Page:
1. I love Royce, or at least, I love the nama choco, I didn't try the other products. Royce, if you read us please send us a sample box, both to me and Nami!!!! hahahaha :-D

      Delete
  8. Ho urgentemente bisogno di un generoso sorso di ume-shu, pleaaaaase! :-)) (si vabbe' visto che da me c'è l'infestazione dei troll, vengo a vagare sui blog altrui ;-) (comunque mi hai fatto venire in mente un po' di cosine da farmi portare dal Giappone dall'amica che sta per arrivarmi a casa, thanks per gli spunti!

    ReplyDelete
    Replies
    1. You welcomed! Oddio i troll, dai guardala dal lato positivo (io cerco sempre di essere positiva), almeno il blog viene cliccato tanto :-). Pero' e' vero, che due scatole!!! Comunque chi scrive male fa solo danno a se' stesso!

      Per l'umeshu posso darti un consiglio? di solito io prendo il classico (bottiglia verde) o al miele, (bottiglia oro) ma questa volta Peter mi ha portato quello al shiso rosso (un'erba giapponese), anzi, questo era con extra shiso, bottiglia rosso/fuchsia, ed e' il migliore per me (inoltre il colore e' troppo bello)! La marca e' Choya, che in Giappone ormai e' sinonimo con umeshu!

      Delete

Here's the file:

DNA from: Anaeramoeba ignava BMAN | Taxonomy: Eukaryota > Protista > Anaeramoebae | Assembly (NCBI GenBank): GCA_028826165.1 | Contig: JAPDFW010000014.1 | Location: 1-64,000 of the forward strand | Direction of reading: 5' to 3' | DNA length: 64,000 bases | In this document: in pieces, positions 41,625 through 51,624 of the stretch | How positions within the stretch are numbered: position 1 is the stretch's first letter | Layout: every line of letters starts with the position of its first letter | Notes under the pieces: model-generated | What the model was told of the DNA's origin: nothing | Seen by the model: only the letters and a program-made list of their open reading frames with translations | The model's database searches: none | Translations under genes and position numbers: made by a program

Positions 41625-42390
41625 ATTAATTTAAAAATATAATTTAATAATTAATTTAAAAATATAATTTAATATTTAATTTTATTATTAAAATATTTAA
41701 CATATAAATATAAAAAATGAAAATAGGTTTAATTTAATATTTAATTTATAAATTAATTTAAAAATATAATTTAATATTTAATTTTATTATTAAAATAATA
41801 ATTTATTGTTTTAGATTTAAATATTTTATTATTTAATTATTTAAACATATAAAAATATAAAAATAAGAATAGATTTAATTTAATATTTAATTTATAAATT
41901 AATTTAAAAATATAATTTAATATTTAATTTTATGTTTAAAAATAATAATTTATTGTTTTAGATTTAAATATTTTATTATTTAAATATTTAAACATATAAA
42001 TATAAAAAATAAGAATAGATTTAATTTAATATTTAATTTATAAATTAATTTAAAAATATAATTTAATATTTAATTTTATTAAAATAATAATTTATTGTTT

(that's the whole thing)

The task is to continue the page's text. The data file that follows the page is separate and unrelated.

2. btw should I comment in english? (after all, it's not an italian blog right?) - actually I'd never even heard about shiso umeshu (I knew Choya though! ;-), and I happen to be one (frustrated) shiso lover (I brought some seeds to Italy but never got to give them a try...), so this is definitely going on my shopping list! Thanks for inspiring me! ;)

      Delete
    3. English, Italian, French, Japanese... the lot, in a way or another I am sure that I will understand you
      :-).

      Ahhh, just remembered that I have some shiso seeds (the green one though, not the akajiso -red) from last year but forgot to plant them... I wander if they are still good...

      Delete
  9. Ale qui non si può far altro che ammirare, non penso che questi ingredienti si possano trovare qui :-)a me pare che la parola di verifica nel tuo non ci sia aspetta che provo! Baci

    ReplyDelete
  10. Esatto, niente parola di verifica!

    ReplyDelete
  11. Grazie Ely, meno male, altrimenti chissa' quanto ci mettevo a capire come toglierla!

    ReplyDelete
  12. Adorabili i souvenir mangerecci.....

    ReplyDelete
  13. These sound so interesting and super simple to make! xx

    ReplyDelete

LinkWithin

Related Posts with Thumbnails